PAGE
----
Overpopulation and the environment.
Natural resources such as land, water, energy, and ecosystems take a direct hit when populations grow. Remember, the concept of overpopulation is not so much about the number of people but in relation to what the natural resource can support.
Large areas of land will be needed to meet the housing, agricultural and other infrastructural needs of the growing population. This means peripheral forests lands may be destroyed to make space for such needs, and also to supply wood for the people. Additionally, the land is degraded as a result of continuous construction and land pollution.
Water pollution, water-shortage and water stress is often a characteristic of overpopulated regions. This is usually caused by the combination of poor sanitation, waste disposal, excessive dependence on freshwater systems.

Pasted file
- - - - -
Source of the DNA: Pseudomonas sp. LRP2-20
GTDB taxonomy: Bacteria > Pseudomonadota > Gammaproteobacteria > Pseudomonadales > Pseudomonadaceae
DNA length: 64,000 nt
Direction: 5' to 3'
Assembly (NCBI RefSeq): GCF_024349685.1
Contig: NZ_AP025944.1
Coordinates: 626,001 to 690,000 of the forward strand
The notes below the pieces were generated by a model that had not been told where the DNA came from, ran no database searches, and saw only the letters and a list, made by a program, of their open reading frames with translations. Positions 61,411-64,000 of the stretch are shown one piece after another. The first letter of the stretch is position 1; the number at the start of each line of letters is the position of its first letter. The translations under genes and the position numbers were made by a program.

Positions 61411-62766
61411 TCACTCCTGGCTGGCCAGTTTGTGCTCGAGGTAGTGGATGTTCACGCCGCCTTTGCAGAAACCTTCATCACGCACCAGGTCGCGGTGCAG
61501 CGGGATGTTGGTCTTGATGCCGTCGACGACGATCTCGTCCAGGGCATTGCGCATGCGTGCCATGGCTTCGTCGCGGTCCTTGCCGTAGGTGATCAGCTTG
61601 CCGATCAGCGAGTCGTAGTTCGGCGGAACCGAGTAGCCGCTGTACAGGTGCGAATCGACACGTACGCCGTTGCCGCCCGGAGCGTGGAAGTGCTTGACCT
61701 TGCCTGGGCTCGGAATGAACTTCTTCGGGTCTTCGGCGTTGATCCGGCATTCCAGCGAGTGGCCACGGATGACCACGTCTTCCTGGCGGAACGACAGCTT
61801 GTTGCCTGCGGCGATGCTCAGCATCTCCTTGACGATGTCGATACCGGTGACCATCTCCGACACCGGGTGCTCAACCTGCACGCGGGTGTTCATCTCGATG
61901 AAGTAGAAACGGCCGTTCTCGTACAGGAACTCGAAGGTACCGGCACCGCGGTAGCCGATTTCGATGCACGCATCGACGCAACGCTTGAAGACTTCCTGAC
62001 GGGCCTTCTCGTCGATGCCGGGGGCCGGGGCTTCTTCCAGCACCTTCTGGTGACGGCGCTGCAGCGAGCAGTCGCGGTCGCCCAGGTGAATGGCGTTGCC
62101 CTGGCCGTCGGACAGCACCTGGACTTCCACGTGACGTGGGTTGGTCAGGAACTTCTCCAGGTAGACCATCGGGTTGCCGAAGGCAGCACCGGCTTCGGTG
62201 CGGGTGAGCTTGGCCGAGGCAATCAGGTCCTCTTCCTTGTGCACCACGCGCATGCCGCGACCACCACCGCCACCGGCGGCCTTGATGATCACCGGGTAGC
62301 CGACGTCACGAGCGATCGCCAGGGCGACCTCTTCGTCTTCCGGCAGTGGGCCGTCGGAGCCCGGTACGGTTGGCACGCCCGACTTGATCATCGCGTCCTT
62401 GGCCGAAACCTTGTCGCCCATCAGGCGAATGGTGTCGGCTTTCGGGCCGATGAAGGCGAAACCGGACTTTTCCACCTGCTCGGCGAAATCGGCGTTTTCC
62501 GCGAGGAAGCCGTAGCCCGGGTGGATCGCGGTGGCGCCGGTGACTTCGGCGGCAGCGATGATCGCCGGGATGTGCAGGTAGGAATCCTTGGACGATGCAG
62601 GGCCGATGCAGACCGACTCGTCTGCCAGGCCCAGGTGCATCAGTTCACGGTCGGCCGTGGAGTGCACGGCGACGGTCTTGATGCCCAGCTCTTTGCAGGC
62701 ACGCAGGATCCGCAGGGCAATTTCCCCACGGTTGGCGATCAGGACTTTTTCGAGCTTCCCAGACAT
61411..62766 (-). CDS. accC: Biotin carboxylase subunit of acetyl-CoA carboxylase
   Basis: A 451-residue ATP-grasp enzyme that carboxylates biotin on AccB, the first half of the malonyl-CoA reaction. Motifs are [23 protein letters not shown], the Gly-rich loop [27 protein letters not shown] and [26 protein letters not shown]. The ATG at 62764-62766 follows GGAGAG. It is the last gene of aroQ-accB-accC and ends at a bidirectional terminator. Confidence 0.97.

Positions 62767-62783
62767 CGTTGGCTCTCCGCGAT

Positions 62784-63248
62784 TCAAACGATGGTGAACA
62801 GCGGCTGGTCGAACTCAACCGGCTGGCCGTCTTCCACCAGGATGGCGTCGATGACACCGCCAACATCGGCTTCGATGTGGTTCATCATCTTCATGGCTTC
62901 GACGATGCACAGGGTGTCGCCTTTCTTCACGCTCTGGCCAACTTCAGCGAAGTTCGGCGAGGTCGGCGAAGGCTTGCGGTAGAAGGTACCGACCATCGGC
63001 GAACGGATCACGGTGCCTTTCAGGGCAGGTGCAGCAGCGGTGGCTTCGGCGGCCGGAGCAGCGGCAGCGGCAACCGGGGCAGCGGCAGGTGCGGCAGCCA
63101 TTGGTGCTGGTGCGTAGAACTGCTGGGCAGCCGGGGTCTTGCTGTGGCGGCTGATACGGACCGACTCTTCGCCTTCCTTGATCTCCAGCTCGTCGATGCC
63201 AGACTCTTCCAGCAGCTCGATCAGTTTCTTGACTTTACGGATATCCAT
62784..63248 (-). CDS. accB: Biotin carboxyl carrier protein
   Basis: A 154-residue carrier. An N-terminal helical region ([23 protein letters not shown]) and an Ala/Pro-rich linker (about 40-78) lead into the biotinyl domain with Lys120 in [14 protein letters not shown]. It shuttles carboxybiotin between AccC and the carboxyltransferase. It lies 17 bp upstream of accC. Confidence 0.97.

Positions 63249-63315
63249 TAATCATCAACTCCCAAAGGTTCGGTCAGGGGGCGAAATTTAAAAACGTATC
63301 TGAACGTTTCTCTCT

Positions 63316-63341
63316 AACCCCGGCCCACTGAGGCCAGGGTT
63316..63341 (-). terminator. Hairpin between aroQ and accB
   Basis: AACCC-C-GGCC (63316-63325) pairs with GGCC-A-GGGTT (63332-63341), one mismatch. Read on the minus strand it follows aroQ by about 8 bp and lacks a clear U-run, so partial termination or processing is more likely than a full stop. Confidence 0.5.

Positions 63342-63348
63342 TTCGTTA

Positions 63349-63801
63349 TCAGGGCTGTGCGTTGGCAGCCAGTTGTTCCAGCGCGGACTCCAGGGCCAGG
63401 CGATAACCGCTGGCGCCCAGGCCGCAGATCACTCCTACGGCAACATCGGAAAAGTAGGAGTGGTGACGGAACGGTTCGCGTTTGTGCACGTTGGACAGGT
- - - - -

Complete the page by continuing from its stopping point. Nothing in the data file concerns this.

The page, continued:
People need energy to fuel their cars, industries, warm and heat their homes and so on. This energy comes from many sources, fossil fuels, hydro-electricity, wood and many other forms. Overpopulation means more energy is needed and all these sources directly affect the environment negatively.
Ecosystem structure, function, integrity, and composition, supported by land and water resources directly take a hit when populations grow. Habitat and food chains are destroyed as humans encroach on the living spaces of biodiversity. Animals are forced away to find new habitats, many more die and some species have become extinct as a result.